(Reuters) - Wal-Mart Stores Inc (WMT.N) said in a regulatory filing on Tuesday that is now “probable” it will incur losses related to allegations that company representatives had bribed officials in Mexico to speed up expansion there.
Wal-Mart said in its annual report, filed with the U.S. Securities and Exchange Commission, that it could not estimate how much any loss would come to because of the complexity of the related probes and internal review, but that it would not have a material effect on its business.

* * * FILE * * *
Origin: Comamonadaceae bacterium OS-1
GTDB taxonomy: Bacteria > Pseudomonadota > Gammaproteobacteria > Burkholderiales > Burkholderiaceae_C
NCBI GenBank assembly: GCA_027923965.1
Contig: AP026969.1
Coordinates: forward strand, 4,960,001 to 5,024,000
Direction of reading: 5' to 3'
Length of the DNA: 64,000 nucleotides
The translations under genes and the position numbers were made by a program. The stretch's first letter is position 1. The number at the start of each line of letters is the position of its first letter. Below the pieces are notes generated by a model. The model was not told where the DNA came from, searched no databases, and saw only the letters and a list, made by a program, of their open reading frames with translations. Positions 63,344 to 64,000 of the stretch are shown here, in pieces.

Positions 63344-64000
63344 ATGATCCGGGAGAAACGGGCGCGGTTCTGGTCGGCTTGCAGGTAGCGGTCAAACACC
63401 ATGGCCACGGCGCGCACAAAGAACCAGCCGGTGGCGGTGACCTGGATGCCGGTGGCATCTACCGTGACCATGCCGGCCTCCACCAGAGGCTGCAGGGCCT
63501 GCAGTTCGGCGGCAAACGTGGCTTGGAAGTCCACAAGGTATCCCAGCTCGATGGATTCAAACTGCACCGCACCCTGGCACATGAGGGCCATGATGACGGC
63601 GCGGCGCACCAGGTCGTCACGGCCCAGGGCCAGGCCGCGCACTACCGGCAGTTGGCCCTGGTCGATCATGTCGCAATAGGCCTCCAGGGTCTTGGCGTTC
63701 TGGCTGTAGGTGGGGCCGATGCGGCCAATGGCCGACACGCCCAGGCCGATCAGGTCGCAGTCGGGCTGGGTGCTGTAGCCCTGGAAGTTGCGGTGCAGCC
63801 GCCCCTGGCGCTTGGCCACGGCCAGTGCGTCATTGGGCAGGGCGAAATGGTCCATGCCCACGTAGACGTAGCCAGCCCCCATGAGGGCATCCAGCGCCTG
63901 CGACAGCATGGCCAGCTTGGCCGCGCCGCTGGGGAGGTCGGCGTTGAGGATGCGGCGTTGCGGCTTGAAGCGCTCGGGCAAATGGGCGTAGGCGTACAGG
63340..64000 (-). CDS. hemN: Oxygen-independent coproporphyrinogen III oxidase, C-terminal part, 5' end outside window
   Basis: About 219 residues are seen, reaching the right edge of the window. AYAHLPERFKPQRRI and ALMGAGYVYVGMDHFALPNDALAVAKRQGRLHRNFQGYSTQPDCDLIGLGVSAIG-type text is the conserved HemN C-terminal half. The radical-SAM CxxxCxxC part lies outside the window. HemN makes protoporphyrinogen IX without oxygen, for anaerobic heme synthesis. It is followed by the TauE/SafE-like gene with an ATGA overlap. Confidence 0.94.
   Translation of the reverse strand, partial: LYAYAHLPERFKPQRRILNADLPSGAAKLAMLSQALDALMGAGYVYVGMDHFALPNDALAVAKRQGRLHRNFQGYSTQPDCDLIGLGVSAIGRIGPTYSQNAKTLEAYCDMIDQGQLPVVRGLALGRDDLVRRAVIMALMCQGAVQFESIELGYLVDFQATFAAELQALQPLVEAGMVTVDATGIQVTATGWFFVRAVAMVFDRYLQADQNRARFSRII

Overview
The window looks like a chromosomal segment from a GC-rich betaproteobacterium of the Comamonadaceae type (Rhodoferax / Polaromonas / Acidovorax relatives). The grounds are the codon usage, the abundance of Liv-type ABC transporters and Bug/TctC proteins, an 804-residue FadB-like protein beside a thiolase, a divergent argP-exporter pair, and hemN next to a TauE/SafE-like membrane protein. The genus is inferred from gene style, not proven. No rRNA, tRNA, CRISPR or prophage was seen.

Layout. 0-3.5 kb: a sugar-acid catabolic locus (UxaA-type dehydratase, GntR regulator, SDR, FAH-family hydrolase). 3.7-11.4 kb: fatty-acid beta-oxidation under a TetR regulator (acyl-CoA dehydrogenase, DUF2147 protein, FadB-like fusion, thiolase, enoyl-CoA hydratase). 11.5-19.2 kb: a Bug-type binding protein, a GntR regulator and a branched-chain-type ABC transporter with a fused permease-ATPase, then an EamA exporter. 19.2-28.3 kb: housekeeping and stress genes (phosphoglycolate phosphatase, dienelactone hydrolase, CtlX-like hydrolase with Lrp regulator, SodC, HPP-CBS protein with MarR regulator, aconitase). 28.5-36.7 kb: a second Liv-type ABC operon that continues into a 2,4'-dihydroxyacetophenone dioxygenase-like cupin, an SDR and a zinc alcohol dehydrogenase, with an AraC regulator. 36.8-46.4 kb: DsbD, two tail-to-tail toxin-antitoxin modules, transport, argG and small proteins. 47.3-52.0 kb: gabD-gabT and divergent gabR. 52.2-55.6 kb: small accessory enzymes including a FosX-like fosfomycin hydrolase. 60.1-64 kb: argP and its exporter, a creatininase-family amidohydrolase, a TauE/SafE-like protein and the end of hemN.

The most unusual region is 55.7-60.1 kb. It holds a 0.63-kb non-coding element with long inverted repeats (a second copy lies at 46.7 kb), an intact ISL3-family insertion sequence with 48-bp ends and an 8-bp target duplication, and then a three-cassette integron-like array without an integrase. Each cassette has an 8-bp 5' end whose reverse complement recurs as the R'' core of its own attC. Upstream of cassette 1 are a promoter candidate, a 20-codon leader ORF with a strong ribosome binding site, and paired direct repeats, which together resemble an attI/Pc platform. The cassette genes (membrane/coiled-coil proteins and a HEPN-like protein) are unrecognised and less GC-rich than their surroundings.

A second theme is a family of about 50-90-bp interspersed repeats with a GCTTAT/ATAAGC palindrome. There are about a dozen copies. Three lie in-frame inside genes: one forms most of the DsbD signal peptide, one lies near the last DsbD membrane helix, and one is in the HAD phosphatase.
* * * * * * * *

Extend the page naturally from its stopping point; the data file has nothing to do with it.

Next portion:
The bribery allegations surfaced in a New York Times report last year that said the company had intentionally stifled an early internal probe into claims that Wal-Mart de Mexico officials had paid bribes years earlier to help build stores there.
The matter cost Wal-Mart $157 million in the fiscal year that ended January 31 and the tally will rise, the retailer said.
“We expect to continue to incur costs ... in conducting our on-going review and investigations,” Wal-Mart said. As of three months earlier, the costs had come to $99 million.
Last year, Wal-Mart made a profit of $17 billion on sales of $469 billion.
Reporting by Phil Wahba in New York; Editing by Edmund Klamann